It seems almost unspeakably ungrateful now, but I spent most of my high school years wishing I didn’t live on an island — and not just any island, but one of the Hawaiian islands, among the world’s most remote and yet most visited archipelagos. I lived on Oahu, by far the most densely populated in the chain, yet still small enough to circumnavigate by car in four hours: No matter where you were, the sea was within a 30-minute drive. Living in Hawaii meant being surrounded by blue — blue to your left and blue to your right, blue beneath and blue above.
And yet that expansiveness often felt imprisoning. People who grow up on most islands are taught from an early age that we must go out to greet the world, because the world won’t come to us (there are exceptions, of course). For some people, such lessons are threatening, and their island’s physical isolation becomes not suffocating, but protective — the world held at bay by the realities of geography. For others, that knowledge makes island life oppressive, the ocean an impassable chasm between the life you have and the life you dream of. Islands, separated as they are from other people and other species, are both places of great singularities — of flora, fauna, customs and culture — and deeply provincial: places divorced from the concerns and diversity of the rest of the world. In ecological terms, such inwardness can be glorious. In intellectual ones, less so.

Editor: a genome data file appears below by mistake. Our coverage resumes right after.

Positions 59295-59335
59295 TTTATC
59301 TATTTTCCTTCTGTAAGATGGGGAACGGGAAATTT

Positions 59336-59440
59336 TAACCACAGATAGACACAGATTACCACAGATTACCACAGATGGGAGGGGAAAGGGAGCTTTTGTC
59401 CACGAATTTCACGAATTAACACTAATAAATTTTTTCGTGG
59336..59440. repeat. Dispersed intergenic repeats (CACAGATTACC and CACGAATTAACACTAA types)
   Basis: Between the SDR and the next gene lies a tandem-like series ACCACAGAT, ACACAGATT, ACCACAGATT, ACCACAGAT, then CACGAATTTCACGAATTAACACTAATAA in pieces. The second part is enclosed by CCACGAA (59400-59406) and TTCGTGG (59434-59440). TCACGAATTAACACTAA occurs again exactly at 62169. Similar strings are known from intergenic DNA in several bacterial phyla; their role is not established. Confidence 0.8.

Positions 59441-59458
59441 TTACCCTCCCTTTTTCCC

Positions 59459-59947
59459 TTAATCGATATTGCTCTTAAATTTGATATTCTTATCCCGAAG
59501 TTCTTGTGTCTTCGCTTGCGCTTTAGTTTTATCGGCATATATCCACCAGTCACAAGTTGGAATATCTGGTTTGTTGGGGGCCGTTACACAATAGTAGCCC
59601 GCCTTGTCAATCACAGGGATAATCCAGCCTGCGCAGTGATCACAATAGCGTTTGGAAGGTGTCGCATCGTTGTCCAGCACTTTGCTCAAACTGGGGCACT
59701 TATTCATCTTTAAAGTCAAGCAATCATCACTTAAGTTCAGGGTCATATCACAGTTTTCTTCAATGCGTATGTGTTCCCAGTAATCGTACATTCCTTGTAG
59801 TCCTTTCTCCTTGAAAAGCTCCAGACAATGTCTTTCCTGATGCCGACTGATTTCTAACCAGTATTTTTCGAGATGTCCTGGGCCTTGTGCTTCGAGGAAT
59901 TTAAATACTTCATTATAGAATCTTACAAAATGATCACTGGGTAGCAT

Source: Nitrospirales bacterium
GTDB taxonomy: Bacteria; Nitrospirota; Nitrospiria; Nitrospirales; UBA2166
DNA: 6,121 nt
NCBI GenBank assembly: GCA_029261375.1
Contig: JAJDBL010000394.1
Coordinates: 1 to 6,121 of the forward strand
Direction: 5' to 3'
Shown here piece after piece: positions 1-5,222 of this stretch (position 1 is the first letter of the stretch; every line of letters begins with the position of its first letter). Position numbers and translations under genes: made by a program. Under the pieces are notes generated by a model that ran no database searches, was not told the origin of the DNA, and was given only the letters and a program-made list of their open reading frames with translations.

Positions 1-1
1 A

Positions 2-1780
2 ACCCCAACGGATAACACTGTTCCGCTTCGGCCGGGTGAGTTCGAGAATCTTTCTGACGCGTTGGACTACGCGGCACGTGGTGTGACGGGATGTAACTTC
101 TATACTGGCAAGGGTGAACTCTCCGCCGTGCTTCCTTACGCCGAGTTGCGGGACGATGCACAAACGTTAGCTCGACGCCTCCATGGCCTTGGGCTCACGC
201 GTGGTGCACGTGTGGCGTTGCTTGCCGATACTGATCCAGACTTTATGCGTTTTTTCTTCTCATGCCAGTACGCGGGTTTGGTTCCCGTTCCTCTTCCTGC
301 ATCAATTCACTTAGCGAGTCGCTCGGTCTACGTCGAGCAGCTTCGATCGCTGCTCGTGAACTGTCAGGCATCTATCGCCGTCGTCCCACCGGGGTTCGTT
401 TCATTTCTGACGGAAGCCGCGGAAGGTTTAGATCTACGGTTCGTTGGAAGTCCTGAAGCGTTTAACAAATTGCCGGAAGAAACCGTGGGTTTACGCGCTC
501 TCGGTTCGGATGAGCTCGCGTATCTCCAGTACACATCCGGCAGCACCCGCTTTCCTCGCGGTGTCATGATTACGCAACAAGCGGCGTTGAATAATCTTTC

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But when I got to college, in a valley surrounded by mountains in western New England, I found myself disoriented. I came to realize that it wasn’t just the fact of the weather, or the food — it was the lack of ocean, the lack of an escape route. The ocean, I realized, wasn’t an impediment after all; it was a promise — of all that I didn’t know and hadn’t seen, of all the people I might someday meet, of all the things that awaited me when I finally left. It was also a reminder — of our isolation and, therefore, our fragility, the folly of our civilization, of how it, and we, could all be swept away by wind or rain or wave or, in the case of Hawaii, lava. People who live on islands are humble in ways we don’t even fully comprehend; we are so vulnerable, so helpless, trying to root ourselves in our patch of land. Island dwellers are, at least subconsciously, Houdinis — we’re always thinking about where we might go when disaster finally strikes, while understanding that sometimes the only place is the water around us.
After college, I moved to another island, and although Manhattan bears few superficial similarities to Hawaii, there are kinships, too: Both places think highly of themselves; both have proven themselves outliers in the community of islands, luring people year-round to their cramped spaces, their unforgiving borders. Both represent many people’s dreams; both are hard to leave. Both demand a heightened awareness of the potential perils that surround one.
Over the years, I have grown less discomfited by landlocked destinations — I have even begun to seek them out. But home will always be a place where I know that there will be water all around me, where the shoreline, and the possibility of another life, is never far. Here, in New York City, the water is gray, but it’s there — water above, water below. Water to the left, water to the right. A million voyages, ready to be taken.